This article was originally published on www.speekee.co.uk in 2007
Dora the Explorer is a popular children’s series in cartoon form. You’ve probably heard of it!
Dora the Explorer recounts the adventures of a girl called Dora and her sidekick, a monkey called Boots. The cartoon’s popularity owes much to its groundbreaking use of interaction with the viewer. It has been cleverly thought out, and bases itself on sound principles: Howard Gardner’s ideas about multiple intelligences.
Dora is a Latina, and the programmes are peppered with Spanish vocabulary. We have often been asked how much Spanish children can learn by watching Dora the Explorer.
The straightforward answer is ‘some words’. Dora the Explorer is not primarily aimed at young Spanish language learners, but its occasional Spanish language content can rub off on children watching.
When asked the question: ‘How did you come up with the idea for Dora the Explorer?’, Chris Gifford, one of Dora the Explorer’s creators, said:
We wanted to create a show that teaches little kids problem-solving skills. Preschoolers are our least powerful citizens. They can’t reach the light switch; they have trouble pouring the milk on their cereal. They’re faced with obstacles throughout their day and it can get pretty discouraging. Problem-solving strategies like stopping to think, asking for help, and using what you know are modelled in every Dora show.(*)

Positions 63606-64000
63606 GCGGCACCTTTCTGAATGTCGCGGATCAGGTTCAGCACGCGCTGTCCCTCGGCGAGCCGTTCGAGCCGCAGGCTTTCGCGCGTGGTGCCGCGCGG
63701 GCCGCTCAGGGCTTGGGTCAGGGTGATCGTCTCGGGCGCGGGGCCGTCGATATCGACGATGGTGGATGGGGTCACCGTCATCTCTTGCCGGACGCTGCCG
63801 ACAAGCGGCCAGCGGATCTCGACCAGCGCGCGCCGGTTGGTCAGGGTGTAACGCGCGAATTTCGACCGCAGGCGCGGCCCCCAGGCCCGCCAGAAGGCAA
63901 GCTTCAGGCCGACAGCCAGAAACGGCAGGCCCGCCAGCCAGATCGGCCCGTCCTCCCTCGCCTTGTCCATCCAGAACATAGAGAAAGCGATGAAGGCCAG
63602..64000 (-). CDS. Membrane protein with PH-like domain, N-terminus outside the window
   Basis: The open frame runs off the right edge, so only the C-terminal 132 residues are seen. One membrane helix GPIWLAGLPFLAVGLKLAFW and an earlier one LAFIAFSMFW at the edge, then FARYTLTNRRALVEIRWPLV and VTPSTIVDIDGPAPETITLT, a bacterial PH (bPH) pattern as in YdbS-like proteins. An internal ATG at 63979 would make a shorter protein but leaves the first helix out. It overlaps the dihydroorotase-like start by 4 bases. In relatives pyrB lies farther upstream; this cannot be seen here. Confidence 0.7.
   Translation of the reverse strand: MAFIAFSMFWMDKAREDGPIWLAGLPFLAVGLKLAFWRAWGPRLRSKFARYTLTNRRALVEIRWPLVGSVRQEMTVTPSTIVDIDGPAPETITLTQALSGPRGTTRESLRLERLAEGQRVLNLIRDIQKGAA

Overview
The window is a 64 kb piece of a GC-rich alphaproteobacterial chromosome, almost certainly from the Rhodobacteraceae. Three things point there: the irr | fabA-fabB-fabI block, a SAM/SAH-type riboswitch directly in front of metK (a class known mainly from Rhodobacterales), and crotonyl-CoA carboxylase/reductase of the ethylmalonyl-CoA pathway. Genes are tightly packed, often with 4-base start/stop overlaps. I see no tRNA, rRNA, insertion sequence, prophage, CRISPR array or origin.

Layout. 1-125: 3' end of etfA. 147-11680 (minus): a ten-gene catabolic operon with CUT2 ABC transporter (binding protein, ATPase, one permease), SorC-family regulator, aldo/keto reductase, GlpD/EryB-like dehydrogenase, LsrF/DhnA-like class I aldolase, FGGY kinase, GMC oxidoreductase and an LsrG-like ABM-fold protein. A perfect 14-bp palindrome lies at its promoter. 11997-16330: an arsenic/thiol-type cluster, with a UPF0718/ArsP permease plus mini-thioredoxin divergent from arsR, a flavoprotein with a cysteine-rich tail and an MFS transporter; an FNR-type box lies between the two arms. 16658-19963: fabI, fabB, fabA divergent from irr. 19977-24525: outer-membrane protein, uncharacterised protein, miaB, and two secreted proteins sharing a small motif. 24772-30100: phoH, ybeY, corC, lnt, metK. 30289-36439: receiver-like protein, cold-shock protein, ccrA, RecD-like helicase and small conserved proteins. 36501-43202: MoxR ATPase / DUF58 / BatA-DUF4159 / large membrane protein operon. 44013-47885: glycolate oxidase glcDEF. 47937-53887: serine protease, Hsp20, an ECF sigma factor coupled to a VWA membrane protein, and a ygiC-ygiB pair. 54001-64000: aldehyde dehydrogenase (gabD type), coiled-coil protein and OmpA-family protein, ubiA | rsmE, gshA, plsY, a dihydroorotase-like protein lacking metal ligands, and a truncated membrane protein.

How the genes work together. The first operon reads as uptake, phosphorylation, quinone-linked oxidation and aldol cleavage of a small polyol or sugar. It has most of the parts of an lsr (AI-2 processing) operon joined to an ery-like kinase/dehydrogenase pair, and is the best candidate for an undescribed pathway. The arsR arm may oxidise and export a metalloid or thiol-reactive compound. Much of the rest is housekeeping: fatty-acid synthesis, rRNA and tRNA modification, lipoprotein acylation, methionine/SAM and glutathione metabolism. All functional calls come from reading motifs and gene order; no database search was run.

So, it appears that problem solving, rather than Spanish language learning, was at the top of the list of priorities when the idea of Dora the Explorer was first conceived.
Naturally, the programme could neither be all in Spanish, nor include large chunks of that language, because English speaking viewers wouldn’t understand what they were watching! Instead, Dora the Explorer works on a simple level as an introduction to the Spanish language, rather than as a tool for Spanish language learning, as another of the programme’s creators, Valerie Walsh, explains:
Educators believe that introducing a second language to a child before the age of 6 or 7 is an important factor in his/her ability to achieve fluency. For many of our preschool viewers, Dora is their first encounter with a foreign language. As such, the show might teach them a little Spanish and make them curious and interested in learning more, or simply make them aware of and comfortable with foreign languages. For our Spanish-speaking preschool viewers, seeing Dora use Spanish might encourage them to take pride in being bilingual.(*)
If you watch Dora the Explorer in German or French, you’ll find those versions contain bits and pieces of English rather than Spanish. So it seems to be a question of which languages matter most. For English-speaking children, learning a few Spanish words and phrases makes sense – Spanish being such an important and fast growing language these days – whereas for German-speaking and French-speaking children, their second language priority would be English.
Dora the Explorer is a fun cartoon for children which aims to teach them how to problem solve. That it also includes a smattering of foreign language learning for children is a bonus for parents.
The link above unfortunately no longer works!